The influence of Flickr on Second Life Blogging

As I stand here watching my friend cook her pasta from [Life2], I think about what I have to blog about next. Earlier today I followed at least 100 more people on Flickr, and faved a lot of photos that I liked. I do this every so often, but lately I feel that if I don’t do this, then it will have an adverse effect on promoting my blog. As anyone with a blog knows, being active on Flickr has become vital to getting desired blogger spots in Second Life stores and events. What does it mean to be active?

Hair: ~Tableau Vivant~ Shiny hair – Naturals II
Skin: Glam Affair – Cleo – Jamaica
Dress: DRIFT Sexy Lil Dress -Oriental Set w/HUD
Pose: Manifeste
Kitchen: LAQ Decor
Location: Giano Estates

Once, being active simply meant if you had a Flickr account. Lately, it means having at least 500 views and the number of faves to go along with them. A good ratio to aim for is to have at least 1 fave for every 10 views. As for 500 views, I personally feel like this is a lot to obtain for someone who is not used to hardcore promotion on Flickr, or doesn’t have many active Flickr users following them. Morgie has written a terrific guideline to help all of us who are struggling to get the push that we need to qualify for the latest requirement for SL bloggers.

Why do I say latest requirement? As I pointed out in Sophee’s post on the relevance of SL blogs with the emphasis on Flickr as of late, everyone is always looking for ways to promote their items or their events.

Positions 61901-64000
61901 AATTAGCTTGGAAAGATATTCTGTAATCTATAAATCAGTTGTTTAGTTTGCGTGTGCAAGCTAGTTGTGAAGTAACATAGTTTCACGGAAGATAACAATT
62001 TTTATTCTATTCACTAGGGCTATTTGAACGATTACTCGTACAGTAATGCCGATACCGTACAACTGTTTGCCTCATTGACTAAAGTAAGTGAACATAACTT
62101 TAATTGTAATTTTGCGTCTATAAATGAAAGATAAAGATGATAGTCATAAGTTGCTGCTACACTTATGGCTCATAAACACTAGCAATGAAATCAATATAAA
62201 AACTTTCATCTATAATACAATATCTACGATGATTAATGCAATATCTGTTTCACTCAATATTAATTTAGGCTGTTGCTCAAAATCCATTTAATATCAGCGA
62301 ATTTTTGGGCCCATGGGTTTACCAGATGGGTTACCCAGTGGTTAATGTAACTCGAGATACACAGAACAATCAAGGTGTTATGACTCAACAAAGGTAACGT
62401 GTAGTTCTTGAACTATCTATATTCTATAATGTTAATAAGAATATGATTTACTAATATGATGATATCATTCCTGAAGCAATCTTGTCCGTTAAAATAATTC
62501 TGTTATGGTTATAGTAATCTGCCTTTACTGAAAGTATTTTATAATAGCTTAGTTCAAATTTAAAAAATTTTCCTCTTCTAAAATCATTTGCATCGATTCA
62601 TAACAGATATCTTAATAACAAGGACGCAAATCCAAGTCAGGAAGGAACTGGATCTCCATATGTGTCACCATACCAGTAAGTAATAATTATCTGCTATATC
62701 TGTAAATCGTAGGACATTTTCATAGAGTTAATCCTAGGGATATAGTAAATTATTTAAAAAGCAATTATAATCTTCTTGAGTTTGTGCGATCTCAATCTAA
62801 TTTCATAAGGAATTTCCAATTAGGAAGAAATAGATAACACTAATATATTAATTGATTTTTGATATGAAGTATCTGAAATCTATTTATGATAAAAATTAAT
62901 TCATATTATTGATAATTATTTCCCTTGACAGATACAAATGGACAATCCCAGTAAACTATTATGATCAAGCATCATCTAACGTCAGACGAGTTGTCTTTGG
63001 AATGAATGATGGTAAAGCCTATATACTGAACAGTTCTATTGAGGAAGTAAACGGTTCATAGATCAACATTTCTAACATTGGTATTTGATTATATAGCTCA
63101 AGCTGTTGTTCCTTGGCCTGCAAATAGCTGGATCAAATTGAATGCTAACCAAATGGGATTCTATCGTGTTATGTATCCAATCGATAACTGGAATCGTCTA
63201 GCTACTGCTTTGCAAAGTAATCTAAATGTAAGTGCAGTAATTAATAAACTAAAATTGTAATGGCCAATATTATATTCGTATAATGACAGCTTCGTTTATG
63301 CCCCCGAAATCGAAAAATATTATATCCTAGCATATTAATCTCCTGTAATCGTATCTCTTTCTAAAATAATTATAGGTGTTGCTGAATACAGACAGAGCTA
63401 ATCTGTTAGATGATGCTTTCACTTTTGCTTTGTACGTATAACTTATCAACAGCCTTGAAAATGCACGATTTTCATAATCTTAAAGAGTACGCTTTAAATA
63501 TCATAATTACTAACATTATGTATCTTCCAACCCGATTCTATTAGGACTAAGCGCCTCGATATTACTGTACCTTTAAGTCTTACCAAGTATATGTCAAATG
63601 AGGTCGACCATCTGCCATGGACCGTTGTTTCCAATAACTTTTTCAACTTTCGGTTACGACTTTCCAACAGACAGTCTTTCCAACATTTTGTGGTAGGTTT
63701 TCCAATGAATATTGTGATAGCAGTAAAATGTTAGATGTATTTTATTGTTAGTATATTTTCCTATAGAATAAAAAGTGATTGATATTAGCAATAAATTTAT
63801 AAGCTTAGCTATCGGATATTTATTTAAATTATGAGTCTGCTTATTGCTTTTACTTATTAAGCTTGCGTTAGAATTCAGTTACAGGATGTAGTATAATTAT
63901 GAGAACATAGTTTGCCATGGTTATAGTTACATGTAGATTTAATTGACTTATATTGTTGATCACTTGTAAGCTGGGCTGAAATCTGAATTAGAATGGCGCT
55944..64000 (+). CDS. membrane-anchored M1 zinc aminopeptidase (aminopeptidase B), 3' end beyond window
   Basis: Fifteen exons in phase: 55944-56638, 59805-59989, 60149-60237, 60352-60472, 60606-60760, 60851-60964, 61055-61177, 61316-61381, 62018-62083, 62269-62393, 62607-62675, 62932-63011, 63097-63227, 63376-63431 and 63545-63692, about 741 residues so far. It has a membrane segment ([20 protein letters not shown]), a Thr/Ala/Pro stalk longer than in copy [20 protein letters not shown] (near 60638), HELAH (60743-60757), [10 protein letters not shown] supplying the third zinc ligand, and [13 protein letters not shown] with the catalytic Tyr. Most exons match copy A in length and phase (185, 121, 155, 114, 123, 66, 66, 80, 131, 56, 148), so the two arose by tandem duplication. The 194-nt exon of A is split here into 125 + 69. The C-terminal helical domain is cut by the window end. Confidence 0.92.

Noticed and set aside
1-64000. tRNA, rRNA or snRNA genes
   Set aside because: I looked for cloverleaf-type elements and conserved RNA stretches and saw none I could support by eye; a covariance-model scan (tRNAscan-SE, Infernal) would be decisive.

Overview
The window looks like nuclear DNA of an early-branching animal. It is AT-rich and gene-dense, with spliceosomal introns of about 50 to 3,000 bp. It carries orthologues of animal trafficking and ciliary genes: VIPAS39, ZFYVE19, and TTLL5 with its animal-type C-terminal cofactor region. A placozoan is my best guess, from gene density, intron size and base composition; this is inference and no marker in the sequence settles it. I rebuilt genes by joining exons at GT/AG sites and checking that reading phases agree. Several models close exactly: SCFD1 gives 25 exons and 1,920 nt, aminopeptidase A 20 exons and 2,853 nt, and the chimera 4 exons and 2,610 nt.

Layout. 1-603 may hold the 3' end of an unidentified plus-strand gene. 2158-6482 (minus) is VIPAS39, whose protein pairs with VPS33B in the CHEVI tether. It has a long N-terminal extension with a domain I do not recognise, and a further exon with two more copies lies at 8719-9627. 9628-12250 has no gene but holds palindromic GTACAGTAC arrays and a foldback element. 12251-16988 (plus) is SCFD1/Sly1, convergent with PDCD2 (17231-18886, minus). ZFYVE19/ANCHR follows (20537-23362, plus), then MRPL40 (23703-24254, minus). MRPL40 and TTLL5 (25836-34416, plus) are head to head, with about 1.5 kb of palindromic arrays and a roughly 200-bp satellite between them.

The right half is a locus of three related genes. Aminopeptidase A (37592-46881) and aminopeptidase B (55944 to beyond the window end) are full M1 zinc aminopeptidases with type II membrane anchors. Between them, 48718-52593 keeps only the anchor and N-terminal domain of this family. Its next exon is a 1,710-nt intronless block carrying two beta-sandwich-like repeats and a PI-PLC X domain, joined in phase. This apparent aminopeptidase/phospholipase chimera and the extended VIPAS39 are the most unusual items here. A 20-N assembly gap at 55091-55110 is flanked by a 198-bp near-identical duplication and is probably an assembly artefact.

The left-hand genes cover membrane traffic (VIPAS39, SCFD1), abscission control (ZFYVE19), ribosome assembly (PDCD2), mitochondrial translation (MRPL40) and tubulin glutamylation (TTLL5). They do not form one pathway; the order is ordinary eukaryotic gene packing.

I think the emphasis on Flickr photos will favor those who tend to be better at photo composition and post-processing than those who are not. In addition, I think those who set aside time to place their photos in many groups and follow many active people (in the hopes that they will return the favor) will also be favored. For people who use Flickr to simply host their photos, it may be harder to get the views. This may cause stress to bloggers because they will ask themselves any of these questions:

1. If I don’t make artsy photos, does that make me a bad blogger?
2. If people don’t view/fave my photos, does that make me less of a blogger?
3. Am I only as good as my views or faves in the eyes of designers/event coordinators?
4. In order to be a good blogger, do I also have to be a good photographer?

Do you see how these questions (and their answers) focus on only one aspect of what goes into a blog?

What I think bloggers need to understand is this: Your blog is not only your personal space, but it’s also your personal brand. The people who are asking all of these requirements don’t necessarily care about your brand – it’s about what you can do for them to help get their message out there. You have to position yourself so when the next big trend to promoting for an event/store comes around, that it won’t be such a drastic change for you.

With regard with Flickr, every blogger should already be on Flickr, posting pics, following people, and have a list of favorite photos. I will even go as far as saying that your blog should have a link to your Flickr somehow. So now, with the latest trend focusing on Flickr, it is just a matter of building on what you have already started.

Still can’t meet those requirements?

What’s the worst thing that will happen if you don’t get accepted to a bloggers’ group? That you won’t be able to blog their items? Sure you can. It may mean that you will have to pay for it if you are styling an outfit, but most want to see how you use their products before applying to their group.

As bloggers, we will always look for ways to promote our blog. This may or may not be influenced by current trends in promotion. But always remember why you started blogging in the first place, and try not to let some people’s preferences for promotion dictate your entire blogging experience.

20 thoughts on “The influence of Flickr on Second Life Blogging

  1. Ever Afterr says: